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S​ingapore ​Equality and Wealth Disparity? Is education the solution or the problem?

Recently there have been discussions or even debates going on the topic of equality and wealth disparity in Singapore.


There is one article that argues that our education policies posed more of a problem rather than a solution to resolve wealth disparity in our post-industrial economy. This argument challenges what most Singaporeans hold in the definition and our perception of Meritocracy.

It makes one wonder if meritocracy has become a new ‘taboo’ word, especially when it is to relate to education?


From most of the articles that we read, it falls under 2 significant camps:


1. Meritocracy works well to bring about social mobility


Meritocracy is good and working in Singapore. One article wrote about a study by the Ministry of Finance indicates that Singapore has the highest percentage of children born to parents in the bottom 20 per cent of income making it to the top 20 per cent, compared to other developed economies. It was believed that this success is largely due to Singapore’s quality public education system that champions meritocracy which provides low-income families with access to quality education. This allows everyone to have a fair chance to compete on an equal with the high-income household based on merits.


Source - Commentary: Active government oversight has reduced Singapore's income inequality, CNA, 13 June 2017


2. Meritocracy work against about social mobility.


In this camp, they believe that meritocracy in our education system coupled with wealth inequality is the source, and actually worsen the gap between the rich and the poor. An article shared that developed countries like the UK, US and Singapore, their economic growth were largely derived from the application of capital and skills rather than labor. This has resulted in higher returns and higher wages for the professionals as compared to blue-collar workers.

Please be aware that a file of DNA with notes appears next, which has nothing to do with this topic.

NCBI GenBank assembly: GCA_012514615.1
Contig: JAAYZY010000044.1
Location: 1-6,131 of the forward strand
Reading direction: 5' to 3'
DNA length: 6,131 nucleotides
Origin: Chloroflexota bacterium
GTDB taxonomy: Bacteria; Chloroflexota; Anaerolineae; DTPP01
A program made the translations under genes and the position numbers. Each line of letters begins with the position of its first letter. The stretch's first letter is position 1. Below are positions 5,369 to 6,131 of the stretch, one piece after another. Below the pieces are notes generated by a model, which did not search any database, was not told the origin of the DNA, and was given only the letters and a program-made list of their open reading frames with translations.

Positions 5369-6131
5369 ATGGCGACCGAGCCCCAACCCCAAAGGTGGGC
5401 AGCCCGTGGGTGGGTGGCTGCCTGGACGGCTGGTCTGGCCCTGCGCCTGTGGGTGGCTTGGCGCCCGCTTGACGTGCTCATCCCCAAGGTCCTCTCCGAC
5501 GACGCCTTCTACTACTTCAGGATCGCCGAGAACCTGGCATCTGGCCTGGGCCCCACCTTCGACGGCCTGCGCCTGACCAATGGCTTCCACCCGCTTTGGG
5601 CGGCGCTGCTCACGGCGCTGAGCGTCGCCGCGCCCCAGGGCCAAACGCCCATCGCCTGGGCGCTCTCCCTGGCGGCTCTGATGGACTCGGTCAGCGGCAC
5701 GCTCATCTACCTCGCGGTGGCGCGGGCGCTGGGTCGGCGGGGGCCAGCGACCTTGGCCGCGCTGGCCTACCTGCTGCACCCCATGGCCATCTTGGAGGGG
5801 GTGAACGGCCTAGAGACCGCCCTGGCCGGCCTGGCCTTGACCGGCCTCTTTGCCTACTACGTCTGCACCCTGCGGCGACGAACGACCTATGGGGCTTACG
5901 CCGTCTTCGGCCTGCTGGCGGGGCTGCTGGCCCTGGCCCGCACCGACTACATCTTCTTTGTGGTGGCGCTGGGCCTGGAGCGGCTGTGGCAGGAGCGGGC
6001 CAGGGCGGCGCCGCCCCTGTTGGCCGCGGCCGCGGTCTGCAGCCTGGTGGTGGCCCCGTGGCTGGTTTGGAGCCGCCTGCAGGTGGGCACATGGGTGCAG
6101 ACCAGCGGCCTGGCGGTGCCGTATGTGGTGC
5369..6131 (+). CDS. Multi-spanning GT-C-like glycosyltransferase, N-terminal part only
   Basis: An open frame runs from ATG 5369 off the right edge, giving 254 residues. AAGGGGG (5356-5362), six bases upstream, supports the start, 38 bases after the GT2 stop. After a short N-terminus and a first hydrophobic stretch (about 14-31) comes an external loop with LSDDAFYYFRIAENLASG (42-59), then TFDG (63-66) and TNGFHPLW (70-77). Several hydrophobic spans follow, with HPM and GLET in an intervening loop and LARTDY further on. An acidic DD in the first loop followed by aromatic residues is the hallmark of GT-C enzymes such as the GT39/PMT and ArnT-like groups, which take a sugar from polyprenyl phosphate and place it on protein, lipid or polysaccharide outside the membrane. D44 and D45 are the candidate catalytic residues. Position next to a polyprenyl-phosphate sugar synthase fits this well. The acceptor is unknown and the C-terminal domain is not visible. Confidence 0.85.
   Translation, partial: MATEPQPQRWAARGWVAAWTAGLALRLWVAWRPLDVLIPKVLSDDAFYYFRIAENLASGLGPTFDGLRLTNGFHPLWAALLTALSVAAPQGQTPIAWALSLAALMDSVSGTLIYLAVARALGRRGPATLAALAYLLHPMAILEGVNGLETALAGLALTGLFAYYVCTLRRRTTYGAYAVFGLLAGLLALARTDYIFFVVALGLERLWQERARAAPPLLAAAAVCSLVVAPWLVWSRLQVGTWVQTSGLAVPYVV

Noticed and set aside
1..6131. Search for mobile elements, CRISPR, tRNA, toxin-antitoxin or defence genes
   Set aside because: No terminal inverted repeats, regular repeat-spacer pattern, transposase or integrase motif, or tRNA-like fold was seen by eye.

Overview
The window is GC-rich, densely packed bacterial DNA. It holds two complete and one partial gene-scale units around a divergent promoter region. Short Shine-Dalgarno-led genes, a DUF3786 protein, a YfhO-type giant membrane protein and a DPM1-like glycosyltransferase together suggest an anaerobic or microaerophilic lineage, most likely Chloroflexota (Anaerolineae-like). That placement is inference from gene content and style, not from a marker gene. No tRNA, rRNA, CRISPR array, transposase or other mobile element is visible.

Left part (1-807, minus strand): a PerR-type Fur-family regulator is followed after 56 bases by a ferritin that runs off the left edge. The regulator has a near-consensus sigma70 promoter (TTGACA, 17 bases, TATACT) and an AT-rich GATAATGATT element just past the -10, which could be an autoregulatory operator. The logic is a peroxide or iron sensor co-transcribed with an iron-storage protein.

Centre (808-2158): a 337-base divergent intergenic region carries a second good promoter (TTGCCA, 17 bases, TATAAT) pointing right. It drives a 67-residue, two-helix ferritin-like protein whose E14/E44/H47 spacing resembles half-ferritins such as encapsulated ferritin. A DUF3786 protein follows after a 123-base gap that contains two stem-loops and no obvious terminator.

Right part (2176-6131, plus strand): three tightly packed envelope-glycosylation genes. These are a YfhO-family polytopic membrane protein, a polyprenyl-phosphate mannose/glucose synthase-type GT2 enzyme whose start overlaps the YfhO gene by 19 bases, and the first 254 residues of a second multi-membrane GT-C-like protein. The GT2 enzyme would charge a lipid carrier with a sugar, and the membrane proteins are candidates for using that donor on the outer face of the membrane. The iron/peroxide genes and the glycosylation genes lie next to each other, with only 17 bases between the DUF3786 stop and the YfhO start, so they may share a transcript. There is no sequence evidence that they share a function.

<Source - Commentary: Can education fix inequality in Singapore? If not, what can? CNA, 02 Jun 2018>


Therefore, the definition of success is narrowed to getting good grades in one’s studies that lead to a university education, and eventually a ‘good’ job that pays well.


To ensure their own children is able to thrive in the system, higher-income families are able to and more willing to invest more of their resources (time and money) in private tuition for academic subjects and extracurricular enrichment activities. Parents from these families usually work as professionals in jobs that have well-defined working hours and employee perks that will benefit the family. With the intention and means to invest in their children education, it could enhance their children school performance and the chances of getting into "better" schools and universities. Which at the end of the day, their children are able to attain the "entry-ticket" with good credentials that employers value, and therefore reward with "better jobs" and higher salaries.


Whereas on the other hand, the lower income family cannot afford to have such extra tuition and enrichment classes, which already placed them in a disadvantaged position. Besides, in general, most of the parents from lower-income families work in jobs that have longer and/or irregular working hours which make it harder for parents to spend quality time with their children to coach and guide them in their school work.


Conclusion


Our view on this is that education is still important and relevant as a fundamental building block of society. Every child, regardless of social economic class, should not be deprived of receiving a quality education.


However, to address on the 'quality' of education received by higher & lower-income family, especially in the context of private tuition and enrichment classes, I suppose more can be done by both the parents and business owner. One example is that parents can be selective in what courses and the enrichment centre they enrol their children in. It doesn't always equate the more expensive option will be the better ones. On the other hand, for the business owners, we should try to put in our best value when educating our next generation. We can work with the community to see how we can we better help the lower-income family too, to extend quality private enrichment/classes to everyone.


We felt that some students do need the extra boost from having extra help to help them to leap forward in greater confidence. And we believe that quality private education shouldn't be just limited to a "privilege" group.



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Education Made Right


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